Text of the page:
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Historia

On-line version ISSN 2309-8392

Abstract

ITZKIN, Eric. The Indian war memorial: National memory and selective forgetting - Connecting public histories . Historia [online]. 2009, vol.54, n.1, pp. 147-158. ISSN 2309-8392.

The article uncovers the neglected history of the War Memorial commemorating thousands of Indian Army soldiers involved as non-combatants in the Anglo-Boer War. Erected in 1902, the monument in Observatory, Johannesburg, overlooks the site of a large remount camp staffed by Indians. Excluded from official accounts of the time which viewed the conflict as a "white man's war", the Indian auxiliaries have likewise been overlooked in more recent historiography aimed at creating a more inclusive view of the War. Revisionist scholarship focused on African involvement in the conflict, while the role of the Indian auxiliaries remains largely forgotten. By comparison, the role of Gandhi's Stretcher-Bearer Corps in the War is well known. Commemorations to mark the centenary of the War, although intended as an inclusive anniversary, failed to recover the public memory of these auxiliaries. Reviving their memory may not fit into a narrow nation-building concept, but is important to acknowledge the varied, transnational elements which have shaped South Africa's past. After the War, most of the Indian soldiers returned to India. Only a few of these veterans remained in South Africa, notably including Captain Nawab Khan who joined Gandhi's Satyagraha movement.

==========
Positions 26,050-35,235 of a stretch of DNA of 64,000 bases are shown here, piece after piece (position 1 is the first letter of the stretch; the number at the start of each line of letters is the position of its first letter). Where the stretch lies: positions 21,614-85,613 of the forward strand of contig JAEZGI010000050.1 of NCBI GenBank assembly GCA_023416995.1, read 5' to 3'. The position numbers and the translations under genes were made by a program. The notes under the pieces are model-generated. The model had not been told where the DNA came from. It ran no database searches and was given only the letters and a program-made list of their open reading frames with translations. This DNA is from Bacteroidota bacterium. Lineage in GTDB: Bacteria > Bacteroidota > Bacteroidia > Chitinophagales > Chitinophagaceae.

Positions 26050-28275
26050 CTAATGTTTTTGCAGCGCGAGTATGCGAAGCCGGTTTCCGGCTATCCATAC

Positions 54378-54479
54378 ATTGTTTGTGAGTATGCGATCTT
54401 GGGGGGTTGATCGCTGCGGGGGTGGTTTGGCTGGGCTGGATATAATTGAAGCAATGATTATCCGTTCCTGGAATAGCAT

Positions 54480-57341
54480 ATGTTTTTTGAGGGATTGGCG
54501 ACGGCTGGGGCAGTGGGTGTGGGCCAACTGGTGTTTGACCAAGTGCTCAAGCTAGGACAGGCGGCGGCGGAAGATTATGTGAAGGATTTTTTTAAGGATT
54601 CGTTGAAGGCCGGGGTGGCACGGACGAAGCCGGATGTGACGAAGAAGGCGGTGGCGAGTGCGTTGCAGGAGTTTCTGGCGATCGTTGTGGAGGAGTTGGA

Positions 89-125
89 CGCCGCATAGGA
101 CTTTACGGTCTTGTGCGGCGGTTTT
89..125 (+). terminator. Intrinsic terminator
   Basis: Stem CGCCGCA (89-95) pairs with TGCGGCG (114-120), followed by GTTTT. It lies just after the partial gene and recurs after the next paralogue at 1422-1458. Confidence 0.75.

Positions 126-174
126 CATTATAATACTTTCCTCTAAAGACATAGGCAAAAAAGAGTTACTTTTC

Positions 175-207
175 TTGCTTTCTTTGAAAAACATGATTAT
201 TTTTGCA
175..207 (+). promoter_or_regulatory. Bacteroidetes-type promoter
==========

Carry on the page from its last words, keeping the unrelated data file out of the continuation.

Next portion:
Keywords : Anglo-Boer War; Anglo-Boer War Centenary; Captain Nawab Khan; Indian Army auxiliaries; Indian auxiliaries; Indian War Memorial; international contingents; Johannesburg; military history; Mohandas Karamchand Gandhi; monuments and memorials; Natal Indian Ambulance Corps; Observatory; remount camps; South African War; war memorials.

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